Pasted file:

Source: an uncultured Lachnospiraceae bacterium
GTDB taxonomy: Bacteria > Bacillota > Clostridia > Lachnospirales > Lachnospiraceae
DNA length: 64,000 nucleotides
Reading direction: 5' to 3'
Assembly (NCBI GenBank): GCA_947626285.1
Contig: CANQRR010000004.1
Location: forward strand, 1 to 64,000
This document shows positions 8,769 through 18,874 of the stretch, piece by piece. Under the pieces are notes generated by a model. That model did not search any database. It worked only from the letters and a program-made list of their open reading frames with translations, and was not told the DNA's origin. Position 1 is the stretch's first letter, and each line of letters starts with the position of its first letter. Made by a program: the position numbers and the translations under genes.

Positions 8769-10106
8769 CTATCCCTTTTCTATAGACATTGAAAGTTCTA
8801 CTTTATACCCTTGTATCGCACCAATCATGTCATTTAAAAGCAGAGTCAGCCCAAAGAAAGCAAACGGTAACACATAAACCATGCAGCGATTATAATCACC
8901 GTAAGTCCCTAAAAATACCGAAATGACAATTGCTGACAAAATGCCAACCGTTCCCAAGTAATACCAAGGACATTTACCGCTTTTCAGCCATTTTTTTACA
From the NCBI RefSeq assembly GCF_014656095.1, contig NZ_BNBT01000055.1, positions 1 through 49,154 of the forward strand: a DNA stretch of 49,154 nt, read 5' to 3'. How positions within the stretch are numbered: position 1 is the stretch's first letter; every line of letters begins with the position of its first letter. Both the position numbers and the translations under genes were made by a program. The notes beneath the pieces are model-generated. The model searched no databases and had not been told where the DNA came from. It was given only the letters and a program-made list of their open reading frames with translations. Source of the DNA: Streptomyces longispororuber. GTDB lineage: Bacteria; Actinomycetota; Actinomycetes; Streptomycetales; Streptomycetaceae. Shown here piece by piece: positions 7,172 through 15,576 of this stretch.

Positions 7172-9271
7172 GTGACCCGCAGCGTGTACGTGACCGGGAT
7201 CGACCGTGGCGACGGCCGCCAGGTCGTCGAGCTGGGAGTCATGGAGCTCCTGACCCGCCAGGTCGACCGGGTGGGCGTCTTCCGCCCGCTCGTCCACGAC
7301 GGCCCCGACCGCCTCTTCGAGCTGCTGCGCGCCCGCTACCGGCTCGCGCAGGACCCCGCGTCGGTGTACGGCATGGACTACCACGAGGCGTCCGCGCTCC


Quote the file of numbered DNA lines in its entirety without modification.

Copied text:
Source: an uncultured Lachnospiraceae bacterium
GTDB taxonomy: Bacteria > Bacillota > Clostridia > Lachnospirales > Lachnospiraceae
DNA length: 64,000 nucleotides
Reading direction: 5' to 3'
Assembly (NCBI GenBank): GCA_947626285.1
Contig: CANQRR010000004.1
Location: forward strand, 1 to 64,000
This document shows positions 8,769 through 18,874 of the stretch, piece by piece. Under the pieces are notes generated by a model. That model did not search any database. It worked only from the letters and a program-made list of their open reading frames with translations, and was not told the DNA's origin. Position 1 is the stretch's first letter, and each line of letters starts with the position of its first letter. Made by a program: the position numbers and the translations under genes.

Positions 8769-10106
8769 CTATCCCTTTTCTATAGACATTGAAAGTTCTA
8801 CTTTATACCCTTGTATCGCACCAATCATGTCATTTAAAAGCAGAGTCAGCCCAAAGAAAGCAAACGGTAACACATAAACCATGCAGCGATTATAATCACC
8901 GTAAGTCCCTAAAAATACCGAAATGACAATTGCTGACAAAATGCCAACCGTTCCCAAGTAATACCAAGGACATTTACCGCTTTTCAGCCATTTTTTTACA
From the NCBI RefSeq assembly GCF_014656095.1, contig NZ_BNBT01000055.1, positions 1 through 49,154 of the forward strand: a DNA stretch of 49,154 nt, read 5' to 3'. How positions within the stretch are numbered: position 1 is the stretch's first letter; every line of letters begins with the position of its first letter. Both the position numbers and the translations under genes were made by a program. The notes beneath the pieces are model-generated. The model searched no databases and had not been told where the DNA came from. It was given only the letters and a program-made list of their open reading frames with translations. Source of the DNA: Streptomyces longispororuber. GTDB lineage: Bacteria; Actinomycetota; Actinomycetes; Streptomycetales; Streptomycetaceae. Shown here piece by piece: positions 7,172 through 15,576 of this stretch.

Positions 7172-9271
7172 GTGACCCGCAGCGTGTACGTGACCGGGAT
7201 CGACCGTGGCGACGGCCGCCAGGTCGTCGAGCTGGGAGTCATGGAGCTCCTGACCCGCCAGGTCGACCGGGTGGGCGTCTTCCGCCCGCTCGTCCACGAC
7301 GGCCCCGACCGCCTCTTCGAGCTGCTGCGCGCCCGCTACCGGCTCGCGCAGGACCCCGCGTCGGTGTACGGCATGGACTACCACGAGGCGTCCGCGCTCC